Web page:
Admittedly, we didn’t have a wide selection with the restaurants, as most were Italian and French with cheese and butter on every menu item (not to mention, a modest selection for gluten-free, too), but here are a few dining gems that we did discover:
Sweet Scoops – I may or may not have had dairy-free ice cream for lunch one day. Handmade on the premises, I enjoyed the creamy Strawberry and Chocolate Cardamom vegan ice cream flavors at this local little shop. Both were delicious and made with a soy-coconut blend that kept either ingredient from overpowering. Though I don’t recommend substituting this for a meal, this is definitely my top dairy-free food recommendation in Sonoma.
Burgers & Vine – Pluses were that they had a Vegan Asian Burger right on the menu and labeled gluten-free menu items. Minuses were that the burger wasn’t as stellar as I’d hoped, and despite the intelligence of the menu, the waitstaff was lacking in knowledge about ingredients and dietary needs of guests. Nonetheless, they did offer dairy-free and gluten-free options.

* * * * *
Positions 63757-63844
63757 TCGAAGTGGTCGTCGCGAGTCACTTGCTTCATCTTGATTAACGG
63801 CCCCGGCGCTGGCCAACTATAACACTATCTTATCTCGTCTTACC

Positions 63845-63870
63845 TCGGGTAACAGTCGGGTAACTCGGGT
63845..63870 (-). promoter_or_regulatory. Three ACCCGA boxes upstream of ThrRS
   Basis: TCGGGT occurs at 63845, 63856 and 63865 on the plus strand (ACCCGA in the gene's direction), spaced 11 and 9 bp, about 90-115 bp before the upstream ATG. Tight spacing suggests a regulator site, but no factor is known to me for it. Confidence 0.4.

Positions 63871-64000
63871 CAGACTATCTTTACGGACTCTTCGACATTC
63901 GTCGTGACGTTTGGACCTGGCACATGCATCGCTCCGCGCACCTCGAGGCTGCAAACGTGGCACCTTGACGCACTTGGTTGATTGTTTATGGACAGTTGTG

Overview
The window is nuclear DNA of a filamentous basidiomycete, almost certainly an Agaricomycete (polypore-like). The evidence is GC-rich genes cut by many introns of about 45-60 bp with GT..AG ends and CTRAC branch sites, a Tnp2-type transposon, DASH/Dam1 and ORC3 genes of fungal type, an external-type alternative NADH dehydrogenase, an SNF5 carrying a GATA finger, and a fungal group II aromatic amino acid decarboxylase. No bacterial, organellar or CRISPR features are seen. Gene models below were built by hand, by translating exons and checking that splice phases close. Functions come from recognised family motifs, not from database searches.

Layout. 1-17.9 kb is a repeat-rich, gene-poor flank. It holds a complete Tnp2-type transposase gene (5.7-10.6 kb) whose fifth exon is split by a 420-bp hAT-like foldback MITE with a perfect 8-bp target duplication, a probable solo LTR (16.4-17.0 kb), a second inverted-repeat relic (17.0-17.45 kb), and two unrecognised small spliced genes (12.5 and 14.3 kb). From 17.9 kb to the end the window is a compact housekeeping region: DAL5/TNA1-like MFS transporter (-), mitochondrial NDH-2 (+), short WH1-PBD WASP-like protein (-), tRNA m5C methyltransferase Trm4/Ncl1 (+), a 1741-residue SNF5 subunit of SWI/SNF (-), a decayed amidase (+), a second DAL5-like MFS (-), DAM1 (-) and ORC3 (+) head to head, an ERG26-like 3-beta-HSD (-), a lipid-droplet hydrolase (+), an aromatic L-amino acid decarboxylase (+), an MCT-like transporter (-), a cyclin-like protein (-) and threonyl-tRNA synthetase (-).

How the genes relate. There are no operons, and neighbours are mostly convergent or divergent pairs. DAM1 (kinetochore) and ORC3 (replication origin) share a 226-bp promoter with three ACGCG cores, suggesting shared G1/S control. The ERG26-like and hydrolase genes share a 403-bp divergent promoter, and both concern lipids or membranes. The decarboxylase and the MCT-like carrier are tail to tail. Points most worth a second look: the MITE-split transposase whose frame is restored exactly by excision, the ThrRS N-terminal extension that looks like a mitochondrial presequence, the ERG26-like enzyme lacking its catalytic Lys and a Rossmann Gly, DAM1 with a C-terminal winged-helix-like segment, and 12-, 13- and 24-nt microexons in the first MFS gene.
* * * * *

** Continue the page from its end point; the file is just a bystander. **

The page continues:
The Sonoma Grille – The staff was much more knowledgeable here at what ingredients are used and didn’t hesitate to ask the chef. The food was also quite good and worth trialing again, but for the price and reviews, we were surprised that my dish was a little under-cooked and Tony’s was a little over-cooked – at that point, we were too hungry to send them back. It was also very noisy with the worst acoustics possible for a restaurant. Don’t hesitate to dine during an off hour as the prime dinner hours may be a little too much stimulus for some.
Maya Restaurant – We didn’t end up dining at this Mexican establishment, but the restaurant was recommended by our lodge and they cater to both gluten-free (noted on their menu), vegan, and food allergy requests. They may even whip up a special dish for dairy-free diners.
Community Cafe (CLOSED) – Unfortunately, we didn’t learn about this breakfast and lunch spot until after our trip. Items are noted as vegan and/or gluten-free right on their menu, and many additional items appear to be dairy-free. Breakfast is a better bet for special diet needs, but they may be able to make you a dairy-free box lunch for touring the wine country, which can be ordered ahead.